Former BBC boss Mark Thompson has apologised for the corporation's failed Digital Media Initiative (DMI) which was scrapped at the cost of nearly £100m of licence fee-payers' money.
The project, to create an integrated digital production and archiving system, was abandoned in May 2013.
Asked about previous evidence, where he said DMI was working well, Mr Thompson told the Public Affairs Committee: "I don't believe I have misled you on any other matter and I don't believe I misled you knowingly on this one."
He said it "failed as a project" and added that he "wanted to say sorry" for the waste of public money.
But he told MPs his previous evidence was "a faithful and accurate account of my understanding of the project at that point".
A report by the National Audit Office said the BBC Executive "did not have sufficient grip" on the IT project and did not properly assess the system to see whether it was "technically sound".
BBC bosses - past and present - argued over who knew what and when about huge payoffs to senior staff as they gave evidence to MPs today.Read the full story ›
This was an attempt by MPs to try and work out why all the money that taxpayers pay in the licence fee was going - some of it to BBC bosses who were leaving.
I'm not sure they did get to the bottom of it because what we had was seven executives falling over themselves to insist they did not know about this, and that they weren't involved in things that other people said they were involved in.
Asign perhaps of the bitterness, when one BBC journalist tweeted that the BBCnewsroom had cheered at the exchange when the human resources boss was told off about 'lies'.
The MP Margaret Hodge, who chairs the Public Accounts Committee, said this was an unedifying occasion forthe BBC that had served only to damage it and I think it will make thegovernment look again at how the BBC is regulated.
Seven BBC executives - past and present - argued over who knew what and when about huge pay-offs to senior staff, as they appeared in front of the Public Accounts Committee today.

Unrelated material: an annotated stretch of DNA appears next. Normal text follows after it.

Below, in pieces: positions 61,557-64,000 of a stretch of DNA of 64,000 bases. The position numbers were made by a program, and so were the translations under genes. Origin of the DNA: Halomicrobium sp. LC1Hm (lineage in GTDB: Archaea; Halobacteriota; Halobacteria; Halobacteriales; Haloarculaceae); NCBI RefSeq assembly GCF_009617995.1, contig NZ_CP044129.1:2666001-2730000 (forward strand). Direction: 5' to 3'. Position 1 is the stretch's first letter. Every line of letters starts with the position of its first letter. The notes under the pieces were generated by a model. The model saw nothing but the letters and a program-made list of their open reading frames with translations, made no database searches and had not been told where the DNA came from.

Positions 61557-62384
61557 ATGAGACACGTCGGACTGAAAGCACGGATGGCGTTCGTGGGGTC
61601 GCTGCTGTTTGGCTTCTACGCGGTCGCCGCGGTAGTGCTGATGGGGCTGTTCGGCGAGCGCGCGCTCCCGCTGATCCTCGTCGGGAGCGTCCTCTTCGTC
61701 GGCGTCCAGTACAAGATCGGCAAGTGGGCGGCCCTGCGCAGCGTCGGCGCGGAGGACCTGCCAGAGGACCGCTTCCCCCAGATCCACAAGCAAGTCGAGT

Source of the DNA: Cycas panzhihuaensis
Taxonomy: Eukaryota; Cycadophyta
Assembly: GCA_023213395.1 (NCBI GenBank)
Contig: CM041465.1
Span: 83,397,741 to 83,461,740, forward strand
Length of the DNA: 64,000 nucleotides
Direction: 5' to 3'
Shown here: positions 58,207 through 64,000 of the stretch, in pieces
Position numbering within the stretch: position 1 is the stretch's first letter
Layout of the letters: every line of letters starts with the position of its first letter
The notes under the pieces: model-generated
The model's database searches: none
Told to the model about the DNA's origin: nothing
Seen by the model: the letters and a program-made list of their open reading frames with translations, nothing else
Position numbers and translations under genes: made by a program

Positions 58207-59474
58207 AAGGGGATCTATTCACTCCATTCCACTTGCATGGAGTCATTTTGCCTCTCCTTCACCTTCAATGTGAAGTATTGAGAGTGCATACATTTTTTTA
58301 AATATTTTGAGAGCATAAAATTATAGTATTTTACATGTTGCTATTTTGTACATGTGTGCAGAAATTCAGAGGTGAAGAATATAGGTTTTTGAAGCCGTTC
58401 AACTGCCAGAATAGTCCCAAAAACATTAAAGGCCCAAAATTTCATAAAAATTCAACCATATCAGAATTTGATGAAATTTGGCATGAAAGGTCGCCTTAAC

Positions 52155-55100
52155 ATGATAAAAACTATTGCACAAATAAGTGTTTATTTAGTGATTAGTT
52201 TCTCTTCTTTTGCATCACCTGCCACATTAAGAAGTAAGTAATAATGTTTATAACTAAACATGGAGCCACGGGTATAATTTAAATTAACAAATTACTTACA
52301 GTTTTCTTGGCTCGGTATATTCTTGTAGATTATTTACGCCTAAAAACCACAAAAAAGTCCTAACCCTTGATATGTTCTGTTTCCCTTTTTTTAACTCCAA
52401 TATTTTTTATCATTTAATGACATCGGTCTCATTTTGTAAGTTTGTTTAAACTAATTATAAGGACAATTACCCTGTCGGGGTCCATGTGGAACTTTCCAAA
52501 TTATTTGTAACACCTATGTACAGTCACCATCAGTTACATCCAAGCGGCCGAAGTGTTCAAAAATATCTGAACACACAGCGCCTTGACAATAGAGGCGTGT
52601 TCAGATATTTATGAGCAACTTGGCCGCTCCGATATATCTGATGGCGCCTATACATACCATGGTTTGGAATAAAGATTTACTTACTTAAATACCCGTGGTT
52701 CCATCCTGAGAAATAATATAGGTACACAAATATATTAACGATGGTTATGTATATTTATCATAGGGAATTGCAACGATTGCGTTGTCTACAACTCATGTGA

Former director-general Mark Thompson, was forced to deny a charge that the BBC had "lost the plot" when it agreed a pay-off of almost £1 million to his former deputy, Mark Byford.
ITV News' UK editor Lucy Manning reports.
The chair of the Public Accounts Committee Margaret Hodge has described the questioning of BBC executives as an "unedifying occasion which can only damage the standing and the reputation of the BBC".
Current and former BBC executives were questioned by members of the committee today in the wake of controversy over large payoffs to corporation executives.
Ms Hodge said: "At best what we've seen is incompetence, lack of central control, a failure to communicate for a broadcaster whose job is communicating.
"At worst we may have seen people covering their backs by being less than open. That is not good."
The chairman of the BBC Trust said there was "a cultural issue" of high pay that had to be dealt with and he apologised for.
Lord Patten said:
The best cultural director in the world, Neil MacGregor, got £180,000 a year for running the British Museum. How many people at the BBC get paid more than that and how can we justify that?
Licence fee payers will be "dismayed" by the evidence given by BBC executives past and present about massive payoffs to staff, a senior Labour MP warned.
Harriet Harman MP, shadow culture secretary, said: “Clearly the interests of the licence fee payers were not properly protected and there was a failure of governance.
"The Charter renewal process, and the debate around it, will be the opportunity to re-examine those governance issues."
Committee member Chris Heaton-Harris compared the meeting to a fairground game, saying it was "the most bizarre game of whack-a-mole I've ever seen in my life, where you hit one fact down and it throws up other questions".
Turning to the witnesses, he said: "I just wonder if one of you would like to take responsibility for this?"
Committee chair Margaret Hodge told Sir Michael Lyons, former chairman of the BBC Trust: "You could have done it for less, that's the whole premise for us."
He replied: "I have heard your message but I am not personally convinced that's the case. My judgment tends towards that of the Director General here."
He said that it was a way of doing things that prevented "disruption" to BBC services and projects that were in the pipeline.
The former Director General of the BBC told the Commons Public Accounts Committee that he believed Mark Byford's severance package represented "value for money".
Mark Thompson also said he stood by his claim that the committee had been misled when they were told the Trust had been "kept in the dark" about severance packages.